View Full Version : Email and phone vs Face to face.
05-22-2006, 02:16 PM
Have you found yourself talking to clients more and more without meeting them in person? In this article Chuck DiCicco talks about how things tend to get messed up if he doesn't get the chance to talk to a client face to face before working on a project with them.
In an electronic world, the personal touch goes a long way (http://www.delawareonline.com/apps/pbcs.dll/article?AID=/20060521/BUSINESS07/605210307/-1/NEWS01) - Chuck DiCicco, who runs a landscaping business in Wilmington and Delaware County, Pa., said he tries to avoid using cell phones and e-mail. He finds it more effective to talk to his customers face to face ** and that way "things don't get crossed up."
He said trust is a big part of his business, and if there is something serious to discuss he always does it in person.
05-22-2006, 04:28 PM
I have mixed feelings about this. When it comes to landscaping, of course your going to meet face to face with the client. But for maintenance, I'm starting to wonder (especially with fuel costs) if it would be better to do away with face to face interactions.
I've read of a few companies that are trying to do away completely with estimates. They have it set up where a potential client either has a measurement of their yard and count of tree's, or a picture and they email it or they won't take them as a customer. That might discourage some potential clients, but would save alot in fuel/time.
05-22-2006, 05:01 PM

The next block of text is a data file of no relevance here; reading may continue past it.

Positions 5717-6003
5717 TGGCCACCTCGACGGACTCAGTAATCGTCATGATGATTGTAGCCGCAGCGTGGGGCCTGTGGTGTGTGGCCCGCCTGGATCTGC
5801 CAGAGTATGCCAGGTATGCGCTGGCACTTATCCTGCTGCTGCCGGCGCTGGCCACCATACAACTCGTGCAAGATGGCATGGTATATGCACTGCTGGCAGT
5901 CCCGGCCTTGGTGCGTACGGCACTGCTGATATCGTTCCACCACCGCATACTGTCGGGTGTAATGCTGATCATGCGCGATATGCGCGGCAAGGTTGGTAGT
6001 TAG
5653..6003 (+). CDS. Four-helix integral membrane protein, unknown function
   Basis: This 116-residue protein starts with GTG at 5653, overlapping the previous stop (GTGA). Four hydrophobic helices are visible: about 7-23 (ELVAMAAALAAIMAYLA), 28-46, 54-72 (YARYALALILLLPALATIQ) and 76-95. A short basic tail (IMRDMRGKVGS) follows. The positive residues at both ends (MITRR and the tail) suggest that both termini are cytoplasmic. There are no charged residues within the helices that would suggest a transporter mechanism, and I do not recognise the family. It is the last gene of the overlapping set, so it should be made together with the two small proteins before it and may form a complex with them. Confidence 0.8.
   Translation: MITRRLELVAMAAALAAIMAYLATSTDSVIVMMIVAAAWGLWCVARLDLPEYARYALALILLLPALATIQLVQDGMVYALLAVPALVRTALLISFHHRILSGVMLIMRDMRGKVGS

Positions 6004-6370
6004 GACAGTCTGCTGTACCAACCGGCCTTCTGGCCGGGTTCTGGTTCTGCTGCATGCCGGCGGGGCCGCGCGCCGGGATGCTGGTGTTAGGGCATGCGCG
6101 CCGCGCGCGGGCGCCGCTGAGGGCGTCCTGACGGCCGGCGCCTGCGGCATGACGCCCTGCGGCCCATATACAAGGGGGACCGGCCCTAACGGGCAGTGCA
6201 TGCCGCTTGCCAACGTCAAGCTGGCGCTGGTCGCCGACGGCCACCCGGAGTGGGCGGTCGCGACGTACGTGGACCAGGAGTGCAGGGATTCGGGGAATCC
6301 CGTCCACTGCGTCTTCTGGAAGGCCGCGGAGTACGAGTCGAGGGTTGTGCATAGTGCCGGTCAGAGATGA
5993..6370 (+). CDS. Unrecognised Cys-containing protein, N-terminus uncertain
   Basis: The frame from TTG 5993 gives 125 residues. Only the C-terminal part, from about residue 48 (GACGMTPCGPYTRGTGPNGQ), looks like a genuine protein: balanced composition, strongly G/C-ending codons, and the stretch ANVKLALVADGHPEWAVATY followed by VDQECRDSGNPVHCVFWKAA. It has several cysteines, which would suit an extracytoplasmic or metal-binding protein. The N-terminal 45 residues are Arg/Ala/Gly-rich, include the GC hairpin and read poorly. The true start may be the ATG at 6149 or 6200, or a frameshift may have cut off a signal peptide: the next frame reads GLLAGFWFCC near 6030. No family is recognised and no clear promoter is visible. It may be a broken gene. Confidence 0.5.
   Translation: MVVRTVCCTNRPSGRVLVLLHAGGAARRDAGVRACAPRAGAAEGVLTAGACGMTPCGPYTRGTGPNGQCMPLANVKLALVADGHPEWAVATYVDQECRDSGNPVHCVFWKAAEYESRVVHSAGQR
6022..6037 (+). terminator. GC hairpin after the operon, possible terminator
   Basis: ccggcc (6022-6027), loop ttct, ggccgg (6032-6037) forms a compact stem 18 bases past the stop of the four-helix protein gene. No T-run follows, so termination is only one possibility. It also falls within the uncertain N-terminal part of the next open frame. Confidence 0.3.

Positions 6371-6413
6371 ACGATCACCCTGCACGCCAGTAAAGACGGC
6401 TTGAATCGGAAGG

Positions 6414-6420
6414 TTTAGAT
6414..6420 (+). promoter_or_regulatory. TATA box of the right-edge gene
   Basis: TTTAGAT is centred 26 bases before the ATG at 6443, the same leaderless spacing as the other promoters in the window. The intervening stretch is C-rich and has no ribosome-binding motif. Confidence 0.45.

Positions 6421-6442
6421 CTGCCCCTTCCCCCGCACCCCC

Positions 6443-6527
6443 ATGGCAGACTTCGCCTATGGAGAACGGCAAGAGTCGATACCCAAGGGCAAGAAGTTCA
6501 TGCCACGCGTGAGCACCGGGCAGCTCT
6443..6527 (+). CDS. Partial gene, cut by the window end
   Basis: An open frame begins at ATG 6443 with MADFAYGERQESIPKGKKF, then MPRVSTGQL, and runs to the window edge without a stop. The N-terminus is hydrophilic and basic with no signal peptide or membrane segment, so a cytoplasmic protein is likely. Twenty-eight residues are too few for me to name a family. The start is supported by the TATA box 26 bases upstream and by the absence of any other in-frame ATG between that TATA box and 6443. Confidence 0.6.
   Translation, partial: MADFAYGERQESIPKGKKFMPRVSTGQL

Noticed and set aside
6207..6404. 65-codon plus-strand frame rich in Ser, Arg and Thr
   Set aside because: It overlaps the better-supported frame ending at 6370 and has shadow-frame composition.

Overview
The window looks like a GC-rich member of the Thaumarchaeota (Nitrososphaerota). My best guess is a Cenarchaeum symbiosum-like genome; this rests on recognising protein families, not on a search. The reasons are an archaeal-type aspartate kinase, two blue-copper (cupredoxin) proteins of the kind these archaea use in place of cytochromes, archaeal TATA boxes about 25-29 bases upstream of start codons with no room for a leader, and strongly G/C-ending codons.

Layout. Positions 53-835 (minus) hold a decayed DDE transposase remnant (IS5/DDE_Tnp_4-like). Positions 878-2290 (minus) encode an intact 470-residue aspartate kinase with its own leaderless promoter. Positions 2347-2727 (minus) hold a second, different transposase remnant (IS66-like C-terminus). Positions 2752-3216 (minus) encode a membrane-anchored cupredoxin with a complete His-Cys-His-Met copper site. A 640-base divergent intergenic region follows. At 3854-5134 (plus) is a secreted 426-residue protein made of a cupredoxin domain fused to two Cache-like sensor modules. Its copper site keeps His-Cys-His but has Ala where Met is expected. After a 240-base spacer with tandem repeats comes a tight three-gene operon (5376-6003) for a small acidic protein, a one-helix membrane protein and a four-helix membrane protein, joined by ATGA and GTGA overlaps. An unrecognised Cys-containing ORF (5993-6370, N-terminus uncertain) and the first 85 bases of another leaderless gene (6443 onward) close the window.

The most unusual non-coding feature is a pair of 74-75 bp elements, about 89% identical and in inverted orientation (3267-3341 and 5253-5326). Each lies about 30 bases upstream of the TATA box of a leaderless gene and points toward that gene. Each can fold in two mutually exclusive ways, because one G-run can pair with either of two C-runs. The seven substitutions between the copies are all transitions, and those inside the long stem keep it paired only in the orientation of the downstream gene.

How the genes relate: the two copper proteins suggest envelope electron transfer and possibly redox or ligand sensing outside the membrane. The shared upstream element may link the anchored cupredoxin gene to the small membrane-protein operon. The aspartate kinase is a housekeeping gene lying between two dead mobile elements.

Quote[/b] ]I've read of a few companies that are trying to do away completely with estimates. They have it set up where a potential client either has a measurement of their yard and count of tree's, or a picture and they email it or they won't take them as a customer. That might discourage some potential clients, but would save alot in fuel/time.
What I like about this is that it is different. You never know when something is going to work. This is creative thinking. Would you consider trying this? Do you think it would be helpful in streamlining your business further?
05-22-2006, 05:02 PM
I also wonder if a satellite image could be helpful as well. By using something like maps.google.com
05-22-2006, 05:21 PM
I personally would love to do without meeting "some" people, and just do the estimate over the phone or by satelite images. I can not count the number of times over the years that I have wasted gas money, and my time doing worthless estimates.
Perfect example is yesterday. Lady calls me up for a lawn maintenance estimate. I go over there and the lawn is a foot tall. I gave her a price and she was expecting something $25 cheaper. I told her sorry, I couldn't go any lower. I wasted an hour of my time, and probably about $5 in gas.
05-22-2006, 06:11 PM
Maybe we should come up with some type of policy everyone could use or add to.
Then maybe include it on a website where a potential customer could enter information and the lco could get back to them with a price based on their inputed specifics.
05-22-2006, 08:54 PM
I've thought about using like google earth or whatever that is where it shows exactly, or the maps thing like you posted.
In this area though, I'm just not sure. I hear of LCO's that charge for estimates and that would never fly here. Next one is contracts, it's hard to have people sign non binding contracts even around here.